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The internet has undergone significant change since it was invented. From the Internet Relay Chat (IRC) to modern social media, it is now a vital part of human interactions, and is still evolving

Web 3.0 is the next generation of Internet technology that mainly relies on machine learning and artificial intelligence (Al). It aims to create more open, connected, and intelligent websites and web applications that focus on a machine-based understanding of data.

Web 3.0 aims to provide more personalised and relevant information through Al and advanced machine learning techniques at a faster rate. This can be achieved through using smarter algorithms and the development of Big Data analytics.

Currently, most websites have static information or user-driven content, such as forums and social media. While this allows information to be published to a broad group of people, it may not cater to the specific needs of users. A website should tailor the information it provides to each user, similar to the dynamism of real-world human communication.

Tim Bernes-Lee

Tim Bernes-Lee, a computer scientist, provided a succinct explanation about a Semantic Web in 1999. “I have a dream for the Web (in which computers) become capable of analysing all the data on the Web – the content links and transactions between people and computers.” A “Semantic Web,” which makes this possible, has yet to emerge, but when it does, the day-to-day mechanism of trade, bureaucracy, and your daily lives will be handled by machines talking to machines.

In Web 3.0, an ocean of information can be accessed from websites and applications, and they can understand and use the data in a meaningful manner to the user. Brief Overview of The Internet’s Revolution

Websites and web applications have changed dramatically over the last decades. They have evolved from static sites to data-driven sites that users can interact with and influence.

The first internet was referred to as Web 1.0, a term coined by Darci DiNucci, an author and designer. Back in the early 90s, websites were built using static HTML pages that could only display information – users could not change the data.

That changed during the late 90s, when the shift towards a more interactive internet started taking form. Web 2.0 users could interact with websites through databases, server-side processing, forms, and social media

This brought forth a change from a static to more dynamic web. Web 2.0 brought an increased emphasis on user-generated content and interoperability between different sites and

Web 2.0 was less about observation and more about participation. By the mid-2000s, most websites made the transition to Web 2.0.

When looking at the internet’s history, the evolution of a more semantically intelligent web makes sense. Data was first statically presented to users. Then users could dynamically interact with that data. Algorithms can use all that data to improve user experience and make the web more personalised and familiar.

Web 3.0, while not fully defined, could leverage Peer-to-Peer (P2P) technologies such as Blockchain, open-source software, virtual reality, the Internet of Things, and more.

Currently, most applications can only run on a single operating system. Web 3.0 enables applications to be more device-agnostic, meaning they could run on various types of hardware and software without any added development costs.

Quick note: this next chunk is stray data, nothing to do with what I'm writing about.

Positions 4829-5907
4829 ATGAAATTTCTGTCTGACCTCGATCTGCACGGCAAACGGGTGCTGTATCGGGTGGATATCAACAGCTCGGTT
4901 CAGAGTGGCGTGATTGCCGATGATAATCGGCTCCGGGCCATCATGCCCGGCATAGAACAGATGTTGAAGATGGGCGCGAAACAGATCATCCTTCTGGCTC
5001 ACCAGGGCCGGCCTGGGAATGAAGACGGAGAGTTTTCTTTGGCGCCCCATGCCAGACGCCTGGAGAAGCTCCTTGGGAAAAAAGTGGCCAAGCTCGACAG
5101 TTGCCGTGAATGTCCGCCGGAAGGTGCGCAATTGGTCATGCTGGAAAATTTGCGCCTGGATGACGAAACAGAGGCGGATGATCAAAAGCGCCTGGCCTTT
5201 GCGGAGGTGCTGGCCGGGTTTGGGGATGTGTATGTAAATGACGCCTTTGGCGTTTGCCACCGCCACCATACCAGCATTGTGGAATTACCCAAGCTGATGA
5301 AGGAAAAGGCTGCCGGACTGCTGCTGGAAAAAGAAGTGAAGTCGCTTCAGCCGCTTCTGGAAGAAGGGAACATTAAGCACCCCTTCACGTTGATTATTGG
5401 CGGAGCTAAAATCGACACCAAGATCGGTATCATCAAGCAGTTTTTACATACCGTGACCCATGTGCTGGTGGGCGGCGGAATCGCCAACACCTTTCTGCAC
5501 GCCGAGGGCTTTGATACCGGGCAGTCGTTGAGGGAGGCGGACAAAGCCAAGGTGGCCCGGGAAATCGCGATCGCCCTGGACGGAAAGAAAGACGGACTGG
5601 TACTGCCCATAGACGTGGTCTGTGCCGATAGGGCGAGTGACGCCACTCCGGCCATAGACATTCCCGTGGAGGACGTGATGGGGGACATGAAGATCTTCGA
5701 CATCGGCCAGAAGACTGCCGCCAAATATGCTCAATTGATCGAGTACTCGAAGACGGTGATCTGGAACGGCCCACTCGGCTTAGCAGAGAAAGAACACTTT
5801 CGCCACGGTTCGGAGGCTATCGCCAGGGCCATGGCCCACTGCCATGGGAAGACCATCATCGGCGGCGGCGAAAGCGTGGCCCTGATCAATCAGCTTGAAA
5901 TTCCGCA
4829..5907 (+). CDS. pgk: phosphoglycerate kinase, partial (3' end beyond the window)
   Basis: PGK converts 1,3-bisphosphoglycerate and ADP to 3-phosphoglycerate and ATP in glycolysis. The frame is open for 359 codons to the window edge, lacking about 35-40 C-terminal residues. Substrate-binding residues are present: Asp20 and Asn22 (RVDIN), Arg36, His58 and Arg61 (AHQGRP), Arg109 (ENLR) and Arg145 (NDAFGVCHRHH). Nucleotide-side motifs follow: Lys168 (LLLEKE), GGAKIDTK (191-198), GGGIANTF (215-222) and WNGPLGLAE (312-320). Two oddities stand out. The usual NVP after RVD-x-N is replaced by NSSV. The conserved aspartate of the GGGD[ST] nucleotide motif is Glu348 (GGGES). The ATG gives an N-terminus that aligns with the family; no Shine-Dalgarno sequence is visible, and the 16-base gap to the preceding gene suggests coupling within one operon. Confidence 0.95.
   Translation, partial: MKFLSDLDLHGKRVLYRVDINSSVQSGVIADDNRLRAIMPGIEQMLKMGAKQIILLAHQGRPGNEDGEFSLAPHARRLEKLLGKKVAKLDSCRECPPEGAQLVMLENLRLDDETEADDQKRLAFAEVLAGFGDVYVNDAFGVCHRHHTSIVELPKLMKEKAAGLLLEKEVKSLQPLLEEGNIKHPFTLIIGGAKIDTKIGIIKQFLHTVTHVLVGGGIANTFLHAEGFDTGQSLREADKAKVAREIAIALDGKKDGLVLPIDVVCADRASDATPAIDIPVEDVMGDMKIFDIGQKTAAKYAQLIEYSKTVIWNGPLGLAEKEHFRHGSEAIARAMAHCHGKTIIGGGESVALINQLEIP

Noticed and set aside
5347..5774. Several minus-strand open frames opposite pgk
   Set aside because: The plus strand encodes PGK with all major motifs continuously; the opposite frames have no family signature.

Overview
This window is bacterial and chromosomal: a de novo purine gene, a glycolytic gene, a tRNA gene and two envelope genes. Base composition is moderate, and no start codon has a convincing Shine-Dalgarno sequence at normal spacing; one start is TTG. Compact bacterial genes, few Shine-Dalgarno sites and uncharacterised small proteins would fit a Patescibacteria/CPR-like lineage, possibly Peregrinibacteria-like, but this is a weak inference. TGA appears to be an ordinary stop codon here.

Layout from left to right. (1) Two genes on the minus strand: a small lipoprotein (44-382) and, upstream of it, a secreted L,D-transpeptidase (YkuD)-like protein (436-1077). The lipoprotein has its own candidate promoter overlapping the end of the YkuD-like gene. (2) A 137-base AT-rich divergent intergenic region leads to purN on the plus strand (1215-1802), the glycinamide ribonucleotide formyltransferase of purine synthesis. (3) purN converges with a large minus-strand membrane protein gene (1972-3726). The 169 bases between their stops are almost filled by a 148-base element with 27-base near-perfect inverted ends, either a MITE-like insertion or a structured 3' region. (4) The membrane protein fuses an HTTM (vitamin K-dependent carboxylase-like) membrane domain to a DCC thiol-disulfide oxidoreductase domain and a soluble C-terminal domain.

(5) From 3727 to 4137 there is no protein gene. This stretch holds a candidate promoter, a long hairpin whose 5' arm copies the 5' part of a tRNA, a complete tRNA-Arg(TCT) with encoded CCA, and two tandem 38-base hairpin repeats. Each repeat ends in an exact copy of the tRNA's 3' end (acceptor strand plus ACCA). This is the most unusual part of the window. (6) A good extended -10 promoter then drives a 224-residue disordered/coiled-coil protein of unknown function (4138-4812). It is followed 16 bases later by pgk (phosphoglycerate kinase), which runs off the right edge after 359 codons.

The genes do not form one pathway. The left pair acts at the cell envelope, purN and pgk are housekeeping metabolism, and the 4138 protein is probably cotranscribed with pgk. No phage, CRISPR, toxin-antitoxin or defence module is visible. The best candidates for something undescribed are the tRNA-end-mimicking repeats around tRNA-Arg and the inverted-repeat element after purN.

Additionally, Web 3.0 aims to make the internet more open and decentralised. In the current framework, users can only rely on network and cellular providers that survey the information going through their system. With the advent of distributed ledger technologies, that may soon change, and users can take back ownership of their data.

What Makes Web 3.0 Superior to Its Predecessors?

Decentralisation of control – since intermediaries are removed from the equation, user data will no longer be controlled by them. This reduces the risk of censorship by governments or corporations and cuts down the effectiveness of Denial-of-Service (DoS) attacks.

Increased information interconnectivity – As more products become connected to the internet, larger data sets provide algorithms with more information to analyse. This can help them provide more accurate information that accommodates the specific needs of the individual user.

More efficient browsing – When using search engines, finding the best results used to be quite challenging. However, over the years, they have become better at finding semantically relevant results based on search context and metadata. This results in a more convenient web browsing experience that can help anyone find the exact information they need with relative ease.

Improved advertising and marketing – No one likes being bombarded with online ads. Web 3.0 aims to improve advertising by leveraging smarter Al systems and targeting specific audiences based on consumer data.

The internet’s evolution has come a long way from non-editable information to a web that provides a considerably better user experience. While there is no concrete definition for Web 3.0 yet, innovations in other technological fields are already set in motion.

Disclaimer: The content in this report is from the open source and for educational purposes only, therefore should not be considered as financial advice. We all know that the cryptocurrency market is highly volatile. Therefore, all the financial decisions should be made after doing your wide spectrum research.

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